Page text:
My novel opens with a scene on a hillside, where my heroine, Nan, is hoping to see her young merlin falcon make its first kill.
When I put the first few pages up for critique in my writing community, I had a reaction I didn’t expect. ‘I’m confused about the family. How rich are they? They seem to live in a big house so why does she have to hunt for food?’
Good question. So I’m going to devote this post to falconry, because it’s one of these areas where the Tudors are just very, very different from us.
In 21st century England falconry is a very niche hobby. (The only person I know who does it is my plumber, who flies Harris hawks.) Judging by Youtube it’s mainly practiced by middle-aged men in khaki combat gear. In Tudor England it was huge, and cut across all ages, genders and social classes. If you were poor, a goshawk could help you feed your family. If you were rich, a beautiful, big and rare bird could be a status symbol to help display your wealth, provide you with sport, and secure you another interesting dish to serve at your table, not because you couldn’t afford to buy meat but because ‘Have some plover, I caught it myself!’ is fun in the same way as we get a kick from ‘I grew it myself.’ One of my favourite details in C.J.Sansom’s fantastically well-researched Tudor murder mystery Sovereign is the elderly lawyer who lives in a York townhouse with a goshawk, which he will have taken out to the fields at weekends to hunt with.
There’s a famous hawking treatise in an early printed book called The Book of St Albans, supposedly written by Dame Juliana Bernes, prioress of Sopwell Priory near St Albans in 1486. This gives a list of suitable birds to be owned by people of different ranks. It starts with an emperor – eagle, vulture and merlin, works its way down through an earl (peregrine falcon), lady (merlin) young man (hobby), poor man (tercel) and priest (sparrowhawk) and ending up, famously, with ‘a kestrel for a knave’, or servant.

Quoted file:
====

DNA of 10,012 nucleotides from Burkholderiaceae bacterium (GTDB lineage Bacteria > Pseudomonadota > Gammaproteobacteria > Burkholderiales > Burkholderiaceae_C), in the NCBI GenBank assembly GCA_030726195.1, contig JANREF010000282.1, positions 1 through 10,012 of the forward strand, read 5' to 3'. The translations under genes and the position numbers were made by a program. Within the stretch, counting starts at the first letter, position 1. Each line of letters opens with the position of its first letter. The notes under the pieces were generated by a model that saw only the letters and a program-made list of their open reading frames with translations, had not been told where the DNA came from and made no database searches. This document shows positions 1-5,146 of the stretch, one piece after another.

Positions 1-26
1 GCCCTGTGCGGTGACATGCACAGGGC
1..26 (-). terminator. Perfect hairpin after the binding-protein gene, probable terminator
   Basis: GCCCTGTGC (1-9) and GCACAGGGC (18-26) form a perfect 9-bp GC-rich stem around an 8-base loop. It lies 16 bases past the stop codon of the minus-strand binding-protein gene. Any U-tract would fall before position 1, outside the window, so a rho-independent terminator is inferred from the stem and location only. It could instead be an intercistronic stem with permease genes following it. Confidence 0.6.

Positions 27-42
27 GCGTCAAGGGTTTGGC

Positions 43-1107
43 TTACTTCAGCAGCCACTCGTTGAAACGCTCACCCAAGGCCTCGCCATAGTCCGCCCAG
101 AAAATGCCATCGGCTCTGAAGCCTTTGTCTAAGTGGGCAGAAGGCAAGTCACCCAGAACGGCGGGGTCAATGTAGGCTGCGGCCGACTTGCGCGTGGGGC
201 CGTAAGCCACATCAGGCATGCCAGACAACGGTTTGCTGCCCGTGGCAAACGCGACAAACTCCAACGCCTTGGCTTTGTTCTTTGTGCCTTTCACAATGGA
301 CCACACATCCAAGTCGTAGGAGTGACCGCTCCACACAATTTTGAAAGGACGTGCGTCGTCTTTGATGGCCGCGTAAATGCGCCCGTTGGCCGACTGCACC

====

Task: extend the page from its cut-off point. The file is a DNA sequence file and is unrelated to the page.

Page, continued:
Actually, the list wasn’t meant to be serious. (Apart from anything else eagles aren’t particularly effective birds for falconry and nobody ever flew vultures…) There’s a letter from 1533 (September 26th, Sir William Kingston to Lord Lisle) that says ‘The King hawks every day with goshawks and other hawks, that is to say, lanners, sparhawks and merlins’ – none of them suitable for a king according to the list! What it does show us, though, is that anyone might hunt with hawks and there was a wide variety of birds used. Some will have been more expensive, better hunters and cooler-looking than others. I like to think of a bunch of Tudor noblemen comparing new falcons the way modern people compare their new gadgets like phones. They’ll have argued about which birds were best (‘Merlins? They’re rubbish! You want to get hold of a saker!’) They’ll also have compared their bits of falconry kit: the falconer will have worn a thick leather gauntlet, sometimes richly decorated, to protect his or her wrist from the bird’s sharp claws, while the hawk will have had a hood, a bell and strips of leather called jesses to tether it by. In 2013 a Norfolk metal detectorist found a vervel, a tag for identifying the hawk. It was silver-gilt with the arms of Charles Brandon, Duke of Suffolk, who was married to Henry VII’s sister – we don’t know whether the tag fell off, or whether he lost a bird that day. Either way, someone might have been in trouble – silver-gilt isn’t cheap, and some birds were valuable, especially once they were trained – James IV paid £3.10s for a goshawk.